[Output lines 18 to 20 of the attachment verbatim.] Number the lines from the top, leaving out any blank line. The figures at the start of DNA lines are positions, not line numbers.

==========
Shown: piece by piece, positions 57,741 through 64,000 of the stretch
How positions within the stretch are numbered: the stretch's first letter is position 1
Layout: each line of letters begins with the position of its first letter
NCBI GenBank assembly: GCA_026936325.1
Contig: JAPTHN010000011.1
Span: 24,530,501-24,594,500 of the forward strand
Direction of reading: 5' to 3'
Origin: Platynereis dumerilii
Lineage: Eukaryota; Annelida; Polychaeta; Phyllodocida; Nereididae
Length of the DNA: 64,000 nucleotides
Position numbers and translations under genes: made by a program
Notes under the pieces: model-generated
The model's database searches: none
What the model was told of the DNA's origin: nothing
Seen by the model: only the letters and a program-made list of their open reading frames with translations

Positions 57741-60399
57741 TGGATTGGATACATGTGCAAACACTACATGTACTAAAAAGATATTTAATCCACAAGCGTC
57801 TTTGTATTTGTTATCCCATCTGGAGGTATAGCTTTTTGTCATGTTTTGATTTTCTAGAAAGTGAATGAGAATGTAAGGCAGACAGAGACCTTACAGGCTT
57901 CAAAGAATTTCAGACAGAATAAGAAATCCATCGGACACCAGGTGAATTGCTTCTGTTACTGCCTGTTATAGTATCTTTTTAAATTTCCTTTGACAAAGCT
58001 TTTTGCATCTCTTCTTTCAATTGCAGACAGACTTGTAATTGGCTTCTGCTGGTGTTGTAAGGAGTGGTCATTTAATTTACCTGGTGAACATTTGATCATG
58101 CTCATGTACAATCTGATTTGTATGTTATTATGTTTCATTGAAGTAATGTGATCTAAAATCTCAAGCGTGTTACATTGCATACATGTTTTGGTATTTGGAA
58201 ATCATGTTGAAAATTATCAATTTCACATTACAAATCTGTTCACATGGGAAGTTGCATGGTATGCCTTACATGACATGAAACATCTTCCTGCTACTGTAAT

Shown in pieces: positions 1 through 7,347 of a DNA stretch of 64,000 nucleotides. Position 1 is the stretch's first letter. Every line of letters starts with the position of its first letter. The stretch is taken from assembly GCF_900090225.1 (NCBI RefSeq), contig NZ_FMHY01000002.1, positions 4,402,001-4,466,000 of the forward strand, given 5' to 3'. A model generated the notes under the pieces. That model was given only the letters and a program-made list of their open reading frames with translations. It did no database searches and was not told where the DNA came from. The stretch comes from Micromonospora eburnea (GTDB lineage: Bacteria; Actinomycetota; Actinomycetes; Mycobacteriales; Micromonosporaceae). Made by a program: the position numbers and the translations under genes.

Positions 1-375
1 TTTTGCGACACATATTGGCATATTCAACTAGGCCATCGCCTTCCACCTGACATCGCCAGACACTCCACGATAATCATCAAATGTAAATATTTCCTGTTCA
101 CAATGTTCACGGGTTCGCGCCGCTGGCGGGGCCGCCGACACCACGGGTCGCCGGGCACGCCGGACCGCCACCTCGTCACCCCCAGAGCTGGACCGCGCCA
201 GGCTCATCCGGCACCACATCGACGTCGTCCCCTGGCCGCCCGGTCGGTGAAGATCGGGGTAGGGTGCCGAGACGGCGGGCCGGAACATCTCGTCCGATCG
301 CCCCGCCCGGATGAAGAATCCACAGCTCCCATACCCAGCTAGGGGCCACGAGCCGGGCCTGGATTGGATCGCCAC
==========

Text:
57801 TTTGTATTTGTTATCCCATCTGGAGGTATAGCTTTTTGTCATGTTTTGATTTTCTAGAAAGTGAATGAGAATGTAAGGCAGACAGAGACCTTACAGGCTT
57901 CAAAGAATTTCAGACAGAATAAGAAATCCATCGGACACCAGGTGAATTGCTTCTGTTACTGCCTGTTATAGTATCTTTTTAAATTTCCTTTGACAAAGCT
58001 TTTTGCATCTCTTCTTTCAATTGCAGACAGACTTGTAATTGGCTTCTGCTGGTGTTGTAAGGAGTGGTCATTTAATTTACCTGGTGAACATTTGATCATG